By shifting future forex demand to lira demand in the case of further weakness (as obviously expected), the bank believes that it will be making a significant contribution to the exchange rate risk management of corporations without depleting the central bank’s forex reserves. However, they still remain highly exposed to interest rate risk, given that the current benchmark bond yield stands at 13.8 percent, and thus reflects potential cash-flow problems.
It makes perfect sense for the central bank to try to prevent industry (thus the Turkish economy in general) receiving a huge hit from expected forex fluctuations. Furthermore, it is no secret that each year, between December and February, Turkish corporates line up to repay their forex obligations, pressuring the lira and often triggering forex sale auctions by the central bank. Thus, the employment of “non-deliverable foreign exchange forward transactions” would be a worthwhile step in preventing speculative overshooting in the forex markets, which would in turn damage the whole economy.
However, while welcoming the bank’s latter move, previously implemented by the Bank of Brazil during between 2010 and 2012, the Brazil case demonstrates that such currency interventions will be insufficient unless accompanied by a fully fledged monetary commitment against inflation.
The move appears even less sufficient given the deterioration in other main macroeconomic indicators. After high double-digit inflation for October, September balance of payments data released this week underlines another important weakness in the Turkish economy.
The $4.5 billion September current account deficit for the month brings the 12-month rolling deficit to $39.3 billion, a whopping 4.6% of GDP. There is no doubt that the widening deficit is the by-product of the government’s stimulus measures to keep economic growth intact during the referendum period earlier this year. It also reflects pressure from rising oil prices, which are expected to remain at current levels for the time being. The main fragility stems from the financing structure of the current account deficit. The September data points to a decline in direct investments and higher dependence on “hot money flows,” as seen in the net errors and omissions data set.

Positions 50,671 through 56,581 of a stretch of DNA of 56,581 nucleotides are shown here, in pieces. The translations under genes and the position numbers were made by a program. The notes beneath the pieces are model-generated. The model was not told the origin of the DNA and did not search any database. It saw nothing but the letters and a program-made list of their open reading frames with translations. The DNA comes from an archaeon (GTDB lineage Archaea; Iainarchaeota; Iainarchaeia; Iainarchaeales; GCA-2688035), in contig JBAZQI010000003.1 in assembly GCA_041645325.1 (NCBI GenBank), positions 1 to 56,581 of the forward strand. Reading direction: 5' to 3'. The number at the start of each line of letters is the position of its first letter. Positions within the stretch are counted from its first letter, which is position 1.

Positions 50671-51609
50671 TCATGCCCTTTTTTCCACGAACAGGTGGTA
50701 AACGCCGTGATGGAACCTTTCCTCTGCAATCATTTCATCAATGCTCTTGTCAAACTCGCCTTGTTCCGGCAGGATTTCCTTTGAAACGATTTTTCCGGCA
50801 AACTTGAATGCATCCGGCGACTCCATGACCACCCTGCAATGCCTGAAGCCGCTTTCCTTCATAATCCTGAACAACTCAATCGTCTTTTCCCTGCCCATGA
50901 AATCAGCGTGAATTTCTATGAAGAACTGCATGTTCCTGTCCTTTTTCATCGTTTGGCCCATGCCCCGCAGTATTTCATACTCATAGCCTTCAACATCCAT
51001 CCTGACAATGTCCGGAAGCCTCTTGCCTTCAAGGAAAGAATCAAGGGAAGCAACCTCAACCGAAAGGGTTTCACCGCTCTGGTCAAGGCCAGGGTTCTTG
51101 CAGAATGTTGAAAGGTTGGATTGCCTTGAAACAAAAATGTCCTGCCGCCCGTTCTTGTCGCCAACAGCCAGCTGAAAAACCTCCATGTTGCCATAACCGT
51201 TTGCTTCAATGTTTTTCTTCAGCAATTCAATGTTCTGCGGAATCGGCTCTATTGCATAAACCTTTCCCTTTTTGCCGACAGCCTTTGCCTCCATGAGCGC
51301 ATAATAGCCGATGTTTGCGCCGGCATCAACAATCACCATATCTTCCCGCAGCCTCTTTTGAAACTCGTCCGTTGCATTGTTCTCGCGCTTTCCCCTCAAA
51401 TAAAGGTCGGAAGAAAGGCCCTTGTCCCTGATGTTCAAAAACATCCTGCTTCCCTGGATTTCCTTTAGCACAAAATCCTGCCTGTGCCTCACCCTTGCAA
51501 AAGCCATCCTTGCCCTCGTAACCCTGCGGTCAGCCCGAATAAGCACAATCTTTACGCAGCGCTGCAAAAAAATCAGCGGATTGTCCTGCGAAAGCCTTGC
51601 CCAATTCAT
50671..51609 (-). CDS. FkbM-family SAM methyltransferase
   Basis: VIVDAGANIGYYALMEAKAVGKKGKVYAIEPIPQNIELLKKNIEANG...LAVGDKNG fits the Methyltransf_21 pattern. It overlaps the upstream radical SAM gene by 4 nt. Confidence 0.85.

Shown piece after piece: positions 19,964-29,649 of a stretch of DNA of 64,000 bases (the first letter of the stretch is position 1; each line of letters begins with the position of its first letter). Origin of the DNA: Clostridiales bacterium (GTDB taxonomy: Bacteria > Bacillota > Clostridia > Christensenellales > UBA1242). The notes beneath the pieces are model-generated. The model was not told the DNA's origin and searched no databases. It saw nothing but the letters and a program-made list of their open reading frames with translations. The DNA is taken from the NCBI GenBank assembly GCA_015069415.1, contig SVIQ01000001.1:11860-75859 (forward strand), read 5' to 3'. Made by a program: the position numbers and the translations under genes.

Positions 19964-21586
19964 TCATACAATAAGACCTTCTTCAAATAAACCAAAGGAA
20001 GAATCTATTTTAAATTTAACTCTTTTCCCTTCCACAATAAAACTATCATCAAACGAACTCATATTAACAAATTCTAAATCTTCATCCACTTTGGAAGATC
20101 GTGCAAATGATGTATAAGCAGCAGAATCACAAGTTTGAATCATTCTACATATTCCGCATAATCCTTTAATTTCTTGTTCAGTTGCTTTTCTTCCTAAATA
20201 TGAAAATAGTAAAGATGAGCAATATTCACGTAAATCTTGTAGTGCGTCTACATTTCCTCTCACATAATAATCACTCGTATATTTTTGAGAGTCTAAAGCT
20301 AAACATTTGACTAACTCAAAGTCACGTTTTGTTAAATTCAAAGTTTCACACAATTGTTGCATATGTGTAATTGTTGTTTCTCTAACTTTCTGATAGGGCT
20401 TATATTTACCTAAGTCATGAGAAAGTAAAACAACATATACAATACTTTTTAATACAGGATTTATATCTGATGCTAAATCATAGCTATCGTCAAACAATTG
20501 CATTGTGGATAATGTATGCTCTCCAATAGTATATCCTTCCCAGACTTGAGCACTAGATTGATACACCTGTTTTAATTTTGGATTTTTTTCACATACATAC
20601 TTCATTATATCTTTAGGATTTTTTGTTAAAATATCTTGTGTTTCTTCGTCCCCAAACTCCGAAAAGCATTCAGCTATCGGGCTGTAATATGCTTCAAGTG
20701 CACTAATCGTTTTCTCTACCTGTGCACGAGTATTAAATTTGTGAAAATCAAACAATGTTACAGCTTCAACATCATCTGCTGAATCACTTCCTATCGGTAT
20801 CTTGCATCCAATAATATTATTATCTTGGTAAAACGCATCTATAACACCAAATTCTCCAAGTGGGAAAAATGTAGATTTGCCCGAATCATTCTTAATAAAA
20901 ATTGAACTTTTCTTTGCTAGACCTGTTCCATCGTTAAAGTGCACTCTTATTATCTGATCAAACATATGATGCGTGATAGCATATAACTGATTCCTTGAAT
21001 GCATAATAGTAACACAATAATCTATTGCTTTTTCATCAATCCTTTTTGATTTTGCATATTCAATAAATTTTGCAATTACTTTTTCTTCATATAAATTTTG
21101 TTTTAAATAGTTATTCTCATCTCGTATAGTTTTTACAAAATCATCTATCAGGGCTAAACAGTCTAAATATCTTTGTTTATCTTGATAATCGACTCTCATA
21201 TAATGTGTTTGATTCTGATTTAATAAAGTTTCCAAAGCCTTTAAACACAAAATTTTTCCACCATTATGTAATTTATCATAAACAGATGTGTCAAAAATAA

So with regards to the Turkish economy, we have:
- soaring GDP growth (thanks mostly to the base effect from last year) and high unemployment, which appears almost immune to strong GDP growth.
- an inflation rate apparently sticky in double-digits, given the absence of a coherent monetary policy
- and most troubling; the growing twin budget and current account deficits that keep the dark clouds hanging over the Turkish economy.
This brings us to the simple question of whether the central bank is capable of keeping the brewing economic storm at bay. Turkish lira volatility, the widening budget deficit; the gaping current account deficit, high inflation and an incompatible monetary policy all form the forces of gravity for further lira weakness down the road. As the base-year effect will soon become less favourable for economic growth data, the only thing that could save the Turkish economy from being a laggard among other emerging markets is policy change. Yet with the 2019 presidential elections the government’s sole obsession, it appears harder each day to find a way out.